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Friday, December 11, 2009

questioning everything: CT scans and cancer, coffee and diabetes

Computerized tomography, otherwise known as CT or Cat scanning, has imaged 70% of non-elderly adults in the last 3 years. The use of this technology has been steadily rising, and we now perform a total of over 19,500 CT scans per day in the US.

CT scans use a computer to organize x-ray data in such a way as to produce pictures that resemble cross sections of the human body, complete with bones, brains and soft tissues, tumors and blood vessels. The pictures are truly marvelous and have revolutionized the way we diagnose disease, allowing us to know many things about the insides of a person without actually cutting them open. We can see if a tumor is present, has spread, if an aneurysm is bursting or if the excruciating pain in a person's belly and back is a kidney stone or pancreatitis. We can tell if a victim of trauma is bleeding internally or if a mysterious fever is caused by a well hidden abscess.

In December's issue of the Archives of Internal Medicine, researchers from the National Cancer Institute and other participating institutions published an article looking at the cancer implications of all of these wonderful CT scans we have been doing. Based on risks of cancer predicted by a study of ionizing radiation done by the National Research Council, the CT scans done in the US in the year 2007 will be responsible for 29,000 cases of cancer, and 15,000 excess deaths. One CT scan of the abdomen and pelvis may be equivalent to 450 or more chest x-rays in terms of radiation exposure (though this varies by procedure and institution.)

CT scans, besides being life saving and revolutionary, are also killing us and eating up our health care budget. The trick is moderation. It is clear to me, from seeing my patients return from visits to emergency rooms or specialists, that we do far more CT scans than are truly necessary to diagnose serious disease. Sometimes an elective CT scan is interesting or reassuring, but just as often the tests done for interest or reassurance end up being confusing and anxiety provoking, as they show the benignly quirky internal makeup of individuals who might have cysts or enlargements of organs, duplicated spleens, liver hemangiomas, missing kidneys.

But moderation is not always a good thing. Take coffee, for instance. Another study reported in the month's Archives of Internal Medicine shows that a person who drinks coffee in large amounts has a significantly lower risk of getting diabetes than a person who drinks coffee moderately or not at all. Many studies have shown this, to varying degrees. The meta-analysis, a statistical combination of many small studies to produce a more robust result, suggests that for every additional cup of coffee you drink in a day, you reduce your risk of diabetes by 7%. Although fewer studies have looked at tea and decaf, they appear to carry the same benefits as real hi-test java. The best outcomes were seen in people who drank at least 6 cups of coffee a day.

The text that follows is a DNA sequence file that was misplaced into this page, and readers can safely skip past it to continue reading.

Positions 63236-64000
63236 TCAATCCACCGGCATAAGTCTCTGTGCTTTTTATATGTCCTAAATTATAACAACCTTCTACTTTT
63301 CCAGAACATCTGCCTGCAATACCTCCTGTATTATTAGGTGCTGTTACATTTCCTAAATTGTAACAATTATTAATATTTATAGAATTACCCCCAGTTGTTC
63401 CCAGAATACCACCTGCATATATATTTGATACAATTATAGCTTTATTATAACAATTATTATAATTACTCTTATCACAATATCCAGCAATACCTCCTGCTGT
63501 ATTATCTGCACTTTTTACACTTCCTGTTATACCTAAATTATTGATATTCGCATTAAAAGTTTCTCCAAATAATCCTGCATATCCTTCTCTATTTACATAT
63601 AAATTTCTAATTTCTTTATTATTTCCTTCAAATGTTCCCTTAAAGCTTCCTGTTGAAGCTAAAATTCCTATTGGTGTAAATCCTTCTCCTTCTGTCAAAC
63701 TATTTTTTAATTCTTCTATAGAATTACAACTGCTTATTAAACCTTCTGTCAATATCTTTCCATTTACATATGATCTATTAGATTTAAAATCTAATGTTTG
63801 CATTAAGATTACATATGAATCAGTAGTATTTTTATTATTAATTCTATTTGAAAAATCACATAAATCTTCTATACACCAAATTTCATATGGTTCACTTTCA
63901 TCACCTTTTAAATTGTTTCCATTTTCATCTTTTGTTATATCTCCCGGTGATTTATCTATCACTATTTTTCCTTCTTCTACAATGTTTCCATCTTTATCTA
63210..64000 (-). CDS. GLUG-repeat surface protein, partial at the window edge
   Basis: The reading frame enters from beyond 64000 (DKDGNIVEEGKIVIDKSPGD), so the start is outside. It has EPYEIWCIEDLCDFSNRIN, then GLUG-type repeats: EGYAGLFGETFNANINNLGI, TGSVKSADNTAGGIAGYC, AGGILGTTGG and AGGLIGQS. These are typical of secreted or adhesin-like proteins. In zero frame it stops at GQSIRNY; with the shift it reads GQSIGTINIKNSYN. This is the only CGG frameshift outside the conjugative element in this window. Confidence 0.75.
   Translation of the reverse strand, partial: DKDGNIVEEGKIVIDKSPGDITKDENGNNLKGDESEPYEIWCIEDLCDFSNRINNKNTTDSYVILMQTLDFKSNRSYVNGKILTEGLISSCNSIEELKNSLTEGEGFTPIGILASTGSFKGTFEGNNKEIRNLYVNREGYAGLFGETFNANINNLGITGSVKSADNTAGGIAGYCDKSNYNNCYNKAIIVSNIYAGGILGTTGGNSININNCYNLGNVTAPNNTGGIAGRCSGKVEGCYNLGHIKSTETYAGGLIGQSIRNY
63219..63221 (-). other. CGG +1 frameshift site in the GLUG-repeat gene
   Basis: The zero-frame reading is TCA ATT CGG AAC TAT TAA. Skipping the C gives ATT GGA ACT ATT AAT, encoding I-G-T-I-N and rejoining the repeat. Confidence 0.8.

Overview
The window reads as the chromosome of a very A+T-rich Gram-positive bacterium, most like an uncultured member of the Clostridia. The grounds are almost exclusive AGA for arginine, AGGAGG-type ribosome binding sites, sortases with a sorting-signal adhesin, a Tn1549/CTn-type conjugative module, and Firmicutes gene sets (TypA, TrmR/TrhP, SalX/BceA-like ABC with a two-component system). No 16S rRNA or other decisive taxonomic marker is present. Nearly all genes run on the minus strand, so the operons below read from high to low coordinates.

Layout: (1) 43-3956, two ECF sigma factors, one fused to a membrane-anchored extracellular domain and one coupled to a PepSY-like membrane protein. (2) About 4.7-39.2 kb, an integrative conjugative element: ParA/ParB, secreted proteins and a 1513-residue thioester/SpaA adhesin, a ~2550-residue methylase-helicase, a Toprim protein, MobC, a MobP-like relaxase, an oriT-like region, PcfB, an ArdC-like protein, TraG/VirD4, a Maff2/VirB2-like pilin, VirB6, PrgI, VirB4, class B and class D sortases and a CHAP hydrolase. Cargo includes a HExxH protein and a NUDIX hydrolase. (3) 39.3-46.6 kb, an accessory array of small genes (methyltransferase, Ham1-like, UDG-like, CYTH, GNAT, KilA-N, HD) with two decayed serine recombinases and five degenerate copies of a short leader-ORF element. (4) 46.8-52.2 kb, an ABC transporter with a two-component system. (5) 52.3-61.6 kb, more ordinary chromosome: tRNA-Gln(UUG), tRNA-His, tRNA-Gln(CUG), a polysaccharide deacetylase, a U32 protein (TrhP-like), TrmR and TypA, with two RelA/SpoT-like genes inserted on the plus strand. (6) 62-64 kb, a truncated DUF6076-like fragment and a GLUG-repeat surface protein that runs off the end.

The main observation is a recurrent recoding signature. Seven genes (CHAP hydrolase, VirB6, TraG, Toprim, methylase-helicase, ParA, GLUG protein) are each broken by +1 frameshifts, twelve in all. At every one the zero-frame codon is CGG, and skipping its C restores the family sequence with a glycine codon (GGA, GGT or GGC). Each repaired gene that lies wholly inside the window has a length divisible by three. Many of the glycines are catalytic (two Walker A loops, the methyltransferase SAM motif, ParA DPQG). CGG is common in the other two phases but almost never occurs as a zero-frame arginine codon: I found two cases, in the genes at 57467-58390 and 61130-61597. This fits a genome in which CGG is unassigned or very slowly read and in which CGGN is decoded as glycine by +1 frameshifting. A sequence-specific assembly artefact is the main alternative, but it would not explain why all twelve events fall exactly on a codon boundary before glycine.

Once again we see the limitations of science to address the concerns of the individual: if I drank that much coffee I would certainly die.

Tuesday, December 8, 2009

mammogram screening, take 2

I finally read through the 3 articles in the Annals of Internal Medicine that addressed the new recommendations from the US Preventive Services Task Force (USPSTF) about the recommendations for mammogram screening and breast exams. These have led to angry reactions, mostly based on lack of information and lack of understanding of the science behind the recommendations.

First of all, the USPSTF is far from the only organization to weigh in on screening recommendations. There are organizations such as the American Cancer Society, the American College of Obstetrics and Gynecology and various other official groups from various branches of medicine. The USPSTF is, however, the most evidence based of the groups, the least financially motivated, and the most conservative.

The recommendations of the USPSTF are categorized according to how sure they are that they are right, and changes come after long discussion and detailed evaluation of the research and the opinions of other organizations. In 1996 they were unable to endorse regular mammogram screening for women younger than age 50, but in 2002, based on information from studies done since that time, they extended their recommendations to women starting at age 40. They acknowledged at that time that there were risks associated with mammogram screening and that it was neither sensitive nor specific during that decade.